fishingathome




Contrary to what seems to be a widely held belief, you do not have the right to fish from your own property without a licence, unless you’re casting that line into a private pond that sits entirely on your property and flows neither onto, nor off, someone else’s land.  If it's a public body of water, you need to be the right age to fish without a licence from private property.


Want to avoid buying a licence to fish in your own backyard?
Send the children out with their poles to catch your dinner!


News Archive BY MYNEWWATERFRONTHOME.COM
You’re fishing from the dock of your bay. Or a rock out back of your home on Sturgeon Lake. Do you really need an Ontario fishing licence? Even if it’s your own property?  

The clear answer, says Ontario Natural Resources, is yes. That is, if you’re between the ages of 18 and 65.  

Contrary to what seems to be a widely held belief, you do not have the right to fish from your own property without a licence, unless you’re casting that line into a private pond that sits entirely on your property and flows neither onto, nor off, someone else’s land.  

If the body of water is connected to private property held by someone else, or public Crown space, “the laws requiring a licence and the various fishing seasons apply,” an official with the Ministry of Natural Resources told MyNewWaterfrontHome.com.  

So even if your land has a spring-fed pond on it, and if your pond drains into a nearby river, you’ll need to get a licence.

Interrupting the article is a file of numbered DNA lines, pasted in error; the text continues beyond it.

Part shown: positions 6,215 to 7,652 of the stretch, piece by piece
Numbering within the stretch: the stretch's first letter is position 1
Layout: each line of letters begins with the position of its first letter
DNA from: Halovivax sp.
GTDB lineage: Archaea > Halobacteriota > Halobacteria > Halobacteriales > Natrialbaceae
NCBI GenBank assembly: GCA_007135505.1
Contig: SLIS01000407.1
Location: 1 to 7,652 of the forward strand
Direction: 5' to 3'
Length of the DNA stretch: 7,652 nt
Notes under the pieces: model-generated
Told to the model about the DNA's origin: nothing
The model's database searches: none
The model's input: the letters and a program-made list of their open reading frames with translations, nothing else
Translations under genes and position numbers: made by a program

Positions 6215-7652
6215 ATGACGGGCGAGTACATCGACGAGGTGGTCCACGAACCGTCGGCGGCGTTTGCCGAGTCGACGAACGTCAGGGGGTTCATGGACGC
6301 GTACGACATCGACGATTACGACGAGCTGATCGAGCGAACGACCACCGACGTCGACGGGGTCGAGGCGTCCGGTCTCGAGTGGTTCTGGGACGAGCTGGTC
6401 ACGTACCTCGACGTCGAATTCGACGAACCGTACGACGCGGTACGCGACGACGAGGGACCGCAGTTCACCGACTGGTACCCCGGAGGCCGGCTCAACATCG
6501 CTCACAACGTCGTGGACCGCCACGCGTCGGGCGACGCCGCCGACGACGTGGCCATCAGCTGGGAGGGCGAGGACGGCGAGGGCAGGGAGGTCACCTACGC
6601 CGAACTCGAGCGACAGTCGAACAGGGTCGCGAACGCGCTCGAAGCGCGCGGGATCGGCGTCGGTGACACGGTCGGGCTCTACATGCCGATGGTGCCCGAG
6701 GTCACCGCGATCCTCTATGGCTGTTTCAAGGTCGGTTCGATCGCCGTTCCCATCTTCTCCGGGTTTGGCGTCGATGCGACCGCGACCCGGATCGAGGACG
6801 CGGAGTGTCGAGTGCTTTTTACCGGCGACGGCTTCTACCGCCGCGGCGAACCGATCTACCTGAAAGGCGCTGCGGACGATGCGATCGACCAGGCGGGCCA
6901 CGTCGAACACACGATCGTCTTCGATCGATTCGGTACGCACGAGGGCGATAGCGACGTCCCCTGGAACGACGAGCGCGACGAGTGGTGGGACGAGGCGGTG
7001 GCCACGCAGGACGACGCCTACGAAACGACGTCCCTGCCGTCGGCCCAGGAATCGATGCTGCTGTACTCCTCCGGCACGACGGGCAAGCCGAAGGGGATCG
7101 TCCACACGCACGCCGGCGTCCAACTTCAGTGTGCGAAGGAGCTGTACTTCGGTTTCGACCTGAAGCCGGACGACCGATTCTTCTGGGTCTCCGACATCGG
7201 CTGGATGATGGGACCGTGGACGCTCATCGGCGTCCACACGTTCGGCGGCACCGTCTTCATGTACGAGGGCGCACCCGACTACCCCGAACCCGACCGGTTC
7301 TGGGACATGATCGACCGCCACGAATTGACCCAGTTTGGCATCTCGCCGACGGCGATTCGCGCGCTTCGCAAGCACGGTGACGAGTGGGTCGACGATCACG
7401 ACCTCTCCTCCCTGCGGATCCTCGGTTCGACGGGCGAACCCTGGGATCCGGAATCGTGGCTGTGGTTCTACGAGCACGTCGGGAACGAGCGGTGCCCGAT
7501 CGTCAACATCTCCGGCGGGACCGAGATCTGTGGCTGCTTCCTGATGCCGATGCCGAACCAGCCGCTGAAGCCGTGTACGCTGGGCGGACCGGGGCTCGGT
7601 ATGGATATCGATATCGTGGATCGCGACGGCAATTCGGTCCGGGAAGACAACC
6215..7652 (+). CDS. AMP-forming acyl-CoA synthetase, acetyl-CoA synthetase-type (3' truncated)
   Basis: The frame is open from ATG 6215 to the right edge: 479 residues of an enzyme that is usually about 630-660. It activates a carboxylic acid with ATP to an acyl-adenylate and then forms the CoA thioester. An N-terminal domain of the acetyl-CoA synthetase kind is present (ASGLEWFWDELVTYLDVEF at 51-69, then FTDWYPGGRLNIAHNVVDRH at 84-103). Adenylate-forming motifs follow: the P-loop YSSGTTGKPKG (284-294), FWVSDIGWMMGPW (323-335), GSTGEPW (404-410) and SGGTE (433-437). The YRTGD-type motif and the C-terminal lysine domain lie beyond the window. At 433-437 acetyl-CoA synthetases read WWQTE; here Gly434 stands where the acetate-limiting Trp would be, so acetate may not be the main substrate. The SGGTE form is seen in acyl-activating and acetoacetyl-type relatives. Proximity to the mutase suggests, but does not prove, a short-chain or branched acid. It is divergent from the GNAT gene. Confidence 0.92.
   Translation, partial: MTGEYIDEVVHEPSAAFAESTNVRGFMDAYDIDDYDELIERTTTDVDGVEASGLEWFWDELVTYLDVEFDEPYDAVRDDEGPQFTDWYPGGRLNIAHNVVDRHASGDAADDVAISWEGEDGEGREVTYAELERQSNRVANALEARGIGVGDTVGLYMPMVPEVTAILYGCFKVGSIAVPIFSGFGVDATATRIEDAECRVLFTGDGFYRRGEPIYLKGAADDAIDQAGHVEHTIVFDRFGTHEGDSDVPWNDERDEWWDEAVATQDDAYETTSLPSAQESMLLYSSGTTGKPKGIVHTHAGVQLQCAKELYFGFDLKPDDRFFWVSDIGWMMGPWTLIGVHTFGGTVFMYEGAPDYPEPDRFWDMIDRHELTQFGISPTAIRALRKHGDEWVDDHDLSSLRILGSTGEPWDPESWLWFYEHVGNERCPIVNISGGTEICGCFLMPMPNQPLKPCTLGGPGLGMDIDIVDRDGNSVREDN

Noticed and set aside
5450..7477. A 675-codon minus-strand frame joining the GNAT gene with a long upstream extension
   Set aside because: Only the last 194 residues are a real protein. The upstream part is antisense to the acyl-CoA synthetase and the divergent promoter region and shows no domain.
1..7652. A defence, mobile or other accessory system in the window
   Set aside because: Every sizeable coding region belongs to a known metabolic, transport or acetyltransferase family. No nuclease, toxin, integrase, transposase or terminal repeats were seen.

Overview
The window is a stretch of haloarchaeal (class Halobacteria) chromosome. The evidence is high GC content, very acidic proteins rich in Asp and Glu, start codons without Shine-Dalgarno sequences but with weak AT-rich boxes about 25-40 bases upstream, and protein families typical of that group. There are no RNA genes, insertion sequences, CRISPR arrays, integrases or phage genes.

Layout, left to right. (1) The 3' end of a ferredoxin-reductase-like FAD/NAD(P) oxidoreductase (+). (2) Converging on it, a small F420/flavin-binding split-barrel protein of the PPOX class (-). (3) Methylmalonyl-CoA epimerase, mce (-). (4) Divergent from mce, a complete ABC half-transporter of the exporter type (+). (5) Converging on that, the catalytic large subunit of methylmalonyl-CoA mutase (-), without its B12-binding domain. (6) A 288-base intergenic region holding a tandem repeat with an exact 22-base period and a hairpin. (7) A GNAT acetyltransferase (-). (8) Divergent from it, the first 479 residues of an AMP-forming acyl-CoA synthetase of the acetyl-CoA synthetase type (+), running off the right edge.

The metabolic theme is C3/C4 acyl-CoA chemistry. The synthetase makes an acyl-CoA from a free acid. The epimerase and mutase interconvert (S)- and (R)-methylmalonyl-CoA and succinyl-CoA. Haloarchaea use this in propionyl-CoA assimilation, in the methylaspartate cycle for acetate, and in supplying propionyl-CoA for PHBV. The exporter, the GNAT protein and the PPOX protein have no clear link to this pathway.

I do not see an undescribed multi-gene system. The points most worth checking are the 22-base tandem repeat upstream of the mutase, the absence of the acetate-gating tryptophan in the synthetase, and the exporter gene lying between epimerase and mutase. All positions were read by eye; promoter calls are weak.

Are you the right age?

There are exceptions. If you’re an Ontario resident under the age of 18, or 65-plus, your birth certificate, or some other official government proof of age, becomes what MNR calls a “deemed recreational fishing licence.” Others not required to obtain a special fishing licence are disabled Canadian residents in possession of a CNIB identity card or an Ontario Accessible Parking Permit.  

But as in the case of the young and seniors, anyone wanting to take advantage of that regulation must bring that card or permit along to the ole’ fishin’ hole with them.  

So, can a couple of 15-year-olds go fishing by themselves, or do they need to be accompanied by an adult? Provided they have that proof of age and are residents of Ontario, they’re OK. Non-residents will either need their own licence, or be accompanied by a licensed adult, in which case their catch will be applied against the adult’s catch limit.  

By the way, make sure whatever documentation you have with you is in a secure, waterproof carrying pouch — just in case you decide to go swimming with the fishes.  

MyNewWaterfrontHome.com — June 2010